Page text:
High Tea Isn't What You Think It Is

High Tea Isn't What You Think It Is

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Anne Bramley
May 26, 2016
(Image credit: mers1na/Shutterstock)

When Brits talk about tea, they could be talking about at least three, possibly four, different things. There's high tea and afternoon tea, as well as the curious cream tea. Do you know how to decipher the language of English tea rituals?

The Mistaken Identity of "High" Tea

"High" is often mistakenly used by non-Brits to mark the most formal tea affair, but high tea is actually more of a simple hearty dinner than a sophisticated sweet spread.

At the height of the Industrial Revolution, high tea was a sort of just-off-work meal of energy-boosting tea served with pasties, meat pies, cold cuts, and cheeses for exhausted workers. Or, as British writer Somerset Maugham wrote, “a slice of cold meat, a great deal of bread and butter, and plenty of milk in his tea.” Not quite the stuff of the Downton drawing room.

Today, when it comes to this meal, “high” has mostly been dropped and “tea” stands in to mean a range of high-carb reviving meals at which tea is never even drunk. After hockey, rugby, or rounders, school children might feast on a “match tea” of ham or jam on fluffy rolls, crisps (potato chips), and blackcurrant “squash” (think Hi-C). And children’s parties usually culminate in a “birthday tea,” which can be anything from sandwiches and ice lollies to pizza and fruit (and more squash).

And sometimes “tea” is just another word that still means the last meal of the day – especially in the north or in working-class families — whether it’s roast lamb and potatoes, a take-away curry, or something passionately Italian.

When You Say High, You Probably Mean Afternoon

Afternoon tea is more the romantic rite that conjures up images of Jane Austen, Alice in Wonderland, and Oscar Wilde’s The Importance of Being Ernest. It’s a glorified triumvirate of finger sandwiches, cakes, and scones that swoon with clotted cream and jam. (Bonus points for crisp linen and real silver.) Tiered plate racks are a must, as, of course, are endless elegant pots of tea.

Professor Markman Ellis at The History of Tea Project explains the early appeal of afternoon tea: “Servants prepared the tea things and wheeled in all the paraphernalia ready to go,” so all the lady of the (grand) house had to do was “put the tea in the pot and pour in the water.” These intimate upstairs gatherings, minus the intrusions of downstairs servants, became “an occasion for elite networking and social exchange.”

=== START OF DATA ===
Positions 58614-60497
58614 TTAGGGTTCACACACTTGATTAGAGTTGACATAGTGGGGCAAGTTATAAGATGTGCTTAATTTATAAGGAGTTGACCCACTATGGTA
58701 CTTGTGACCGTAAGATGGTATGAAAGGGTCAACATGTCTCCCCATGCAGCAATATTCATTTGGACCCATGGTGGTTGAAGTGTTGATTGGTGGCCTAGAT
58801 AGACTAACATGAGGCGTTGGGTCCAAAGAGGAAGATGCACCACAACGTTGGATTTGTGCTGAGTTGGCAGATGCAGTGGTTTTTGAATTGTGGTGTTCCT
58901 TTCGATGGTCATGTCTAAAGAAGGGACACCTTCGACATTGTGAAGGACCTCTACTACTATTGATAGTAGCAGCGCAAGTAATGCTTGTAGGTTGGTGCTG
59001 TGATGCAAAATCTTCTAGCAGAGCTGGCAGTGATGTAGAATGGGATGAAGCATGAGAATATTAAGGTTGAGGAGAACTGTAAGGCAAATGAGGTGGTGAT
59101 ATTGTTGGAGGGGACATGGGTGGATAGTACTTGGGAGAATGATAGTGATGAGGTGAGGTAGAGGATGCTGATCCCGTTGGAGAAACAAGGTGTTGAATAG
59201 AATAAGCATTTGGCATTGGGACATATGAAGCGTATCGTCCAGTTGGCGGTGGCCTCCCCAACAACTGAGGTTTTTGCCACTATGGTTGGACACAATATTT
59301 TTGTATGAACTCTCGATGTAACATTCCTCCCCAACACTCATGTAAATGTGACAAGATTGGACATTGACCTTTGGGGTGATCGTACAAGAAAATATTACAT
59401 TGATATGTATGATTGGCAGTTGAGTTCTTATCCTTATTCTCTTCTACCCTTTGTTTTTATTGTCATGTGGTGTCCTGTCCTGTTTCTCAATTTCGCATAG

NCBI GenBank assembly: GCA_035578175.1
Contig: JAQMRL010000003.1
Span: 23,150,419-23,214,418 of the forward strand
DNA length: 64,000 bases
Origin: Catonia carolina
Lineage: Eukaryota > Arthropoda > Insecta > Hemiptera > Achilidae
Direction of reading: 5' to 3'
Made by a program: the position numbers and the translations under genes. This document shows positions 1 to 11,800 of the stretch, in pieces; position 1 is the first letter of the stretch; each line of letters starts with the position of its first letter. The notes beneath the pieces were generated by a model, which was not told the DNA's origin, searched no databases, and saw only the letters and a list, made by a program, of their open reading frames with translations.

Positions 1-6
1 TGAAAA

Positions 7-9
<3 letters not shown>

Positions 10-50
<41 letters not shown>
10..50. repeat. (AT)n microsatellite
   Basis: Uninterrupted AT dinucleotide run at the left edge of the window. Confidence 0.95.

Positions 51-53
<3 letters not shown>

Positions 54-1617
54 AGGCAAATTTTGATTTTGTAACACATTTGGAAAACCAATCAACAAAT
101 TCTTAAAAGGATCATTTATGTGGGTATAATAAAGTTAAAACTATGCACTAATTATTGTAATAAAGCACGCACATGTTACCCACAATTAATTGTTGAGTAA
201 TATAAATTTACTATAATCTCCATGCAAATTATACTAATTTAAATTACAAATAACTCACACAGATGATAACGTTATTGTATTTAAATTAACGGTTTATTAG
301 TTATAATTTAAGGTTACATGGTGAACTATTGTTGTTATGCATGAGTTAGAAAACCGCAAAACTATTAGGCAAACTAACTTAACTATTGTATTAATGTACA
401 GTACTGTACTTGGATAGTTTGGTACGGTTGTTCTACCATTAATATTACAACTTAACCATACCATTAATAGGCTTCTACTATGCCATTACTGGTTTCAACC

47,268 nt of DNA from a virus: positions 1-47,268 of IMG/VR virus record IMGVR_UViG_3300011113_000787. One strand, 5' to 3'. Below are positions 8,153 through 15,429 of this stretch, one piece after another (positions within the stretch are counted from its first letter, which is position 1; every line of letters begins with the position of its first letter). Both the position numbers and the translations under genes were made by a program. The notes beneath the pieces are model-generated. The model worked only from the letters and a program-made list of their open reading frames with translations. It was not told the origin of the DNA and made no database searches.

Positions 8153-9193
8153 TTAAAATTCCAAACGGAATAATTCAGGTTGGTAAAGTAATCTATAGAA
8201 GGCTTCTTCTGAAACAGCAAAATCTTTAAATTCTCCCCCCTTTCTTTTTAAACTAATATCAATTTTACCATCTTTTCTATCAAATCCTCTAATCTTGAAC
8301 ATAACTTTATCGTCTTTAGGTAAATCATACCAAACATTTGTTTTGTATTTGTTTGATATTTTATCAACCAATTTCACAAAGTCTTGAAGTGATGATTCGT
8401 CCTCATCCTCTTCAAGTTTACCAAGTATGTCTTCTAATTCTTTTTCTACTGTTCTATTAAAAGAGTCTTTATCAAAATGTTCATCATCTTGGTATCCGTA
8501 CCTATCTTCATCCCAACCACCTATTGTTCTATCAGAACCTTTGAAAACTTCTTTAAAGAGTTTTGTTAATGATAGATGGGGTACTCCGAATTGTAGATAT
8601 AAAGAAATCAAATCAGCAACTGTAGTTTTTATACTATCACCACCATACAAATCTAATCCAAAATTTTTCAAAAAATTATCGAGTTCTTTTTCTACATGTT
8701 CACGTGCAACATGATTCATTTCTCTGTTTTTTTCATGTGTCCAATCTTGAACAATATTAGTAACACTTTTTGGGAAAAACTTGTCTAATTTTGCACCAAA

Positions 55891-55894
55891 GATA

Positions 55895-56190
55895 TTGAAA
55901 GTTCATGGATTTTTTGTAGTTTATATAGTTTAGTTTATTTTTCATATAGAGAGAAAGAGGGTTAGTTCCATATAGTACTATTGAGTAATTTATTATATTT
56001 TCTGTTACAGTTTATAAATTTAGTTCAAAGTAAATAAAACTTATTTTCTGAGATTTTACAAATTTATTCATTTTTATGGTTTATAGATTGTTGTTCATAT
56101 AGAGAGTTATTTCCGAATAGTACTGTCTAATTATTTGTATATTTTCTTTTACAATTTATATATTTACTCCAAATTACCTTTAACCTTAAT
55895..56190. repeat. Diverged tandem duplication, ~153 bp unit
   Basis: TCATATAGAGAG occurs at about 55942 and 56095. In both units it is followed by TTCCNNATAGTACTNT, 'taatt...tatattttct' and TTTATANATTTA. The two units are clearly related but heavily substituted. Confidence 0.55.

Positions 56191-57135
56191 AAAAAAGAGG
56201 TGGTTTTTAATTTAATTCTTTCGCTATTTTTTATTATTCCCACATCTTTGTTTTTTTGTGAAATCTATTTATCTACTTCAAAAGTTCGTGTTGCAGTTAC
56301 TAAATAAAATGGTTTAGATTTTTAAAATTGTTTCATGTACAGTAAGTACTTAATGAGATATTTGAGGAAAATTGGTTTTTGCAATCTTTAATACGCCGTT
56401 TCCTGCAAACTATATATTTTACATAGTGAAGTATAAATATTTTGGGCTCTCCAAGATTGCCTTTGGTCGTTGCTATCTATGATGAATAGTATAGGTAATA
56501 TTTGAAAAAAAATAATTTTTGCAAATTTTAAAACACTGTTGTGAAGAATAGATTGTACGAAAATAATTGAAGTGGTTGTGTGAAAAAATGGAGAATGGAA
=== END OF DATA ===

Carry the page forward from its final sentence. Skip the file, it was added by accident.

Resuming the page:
By the 1880s, grand hotels picked up on the trend and began to offer something called “afternoon tea,” says Ellis. Even though “they had been serving tea to guests in the afternoon for decades before that.”

Brew It Right: How To Make a Proper Pot of Afternoon Tea

(Image credit: Jane Rix/Shutterstock)

The Curiously British Magic of Cream Tea

If you are not hungry enough for high tea, and not leisurely enough for the afternoon, then here is your ticket. One of the quickest, easiest tea rituals is the culinary duet known as "cream tea." That is, quite simply, a pot of tea and a scone with jam (usually strawberry) and clotted cream.

According to The Cream Tea Society, the habit took off in the mid-19th century as Victorian railways made the remote southwest, especially Devon and Cornwall, more accessible. And how to eat a proper cream tea is a dispute that still rages between those neighboring counties. In Devon, it’s cream on bottom and jam on top, while its rival reverses to finish with cream.

As any American who has tried to duplicate a cream tea at home knows, finding clotted cream in the former colonies is difficult. But five years ago, native Devonian and expat Amanda Fisher began producing “Devonshire Delight” in North Carolina and The Blakemere Company took off.

"Making clotted cream in America is actually quite hard,” says Fisher. Most American cream is ultra-pasteurized and barely tips the scales at a thin 38 percent butterfat, when “you really need something closer to 50 percent.”

To make this slightly mysterious spread, she explains, “you have to heat the cream to 180°F, so it's just below boiling.” And then you hold it there, “on the back of the AGA or in a warm oven,” for six to eight hours. The milky water sinks and the lighter butterfat rises. As it cools, that top “clot “ transforms into the magic destined for your favorite cream tea.

Do you have a favorite tea time? Share with us in the comments!

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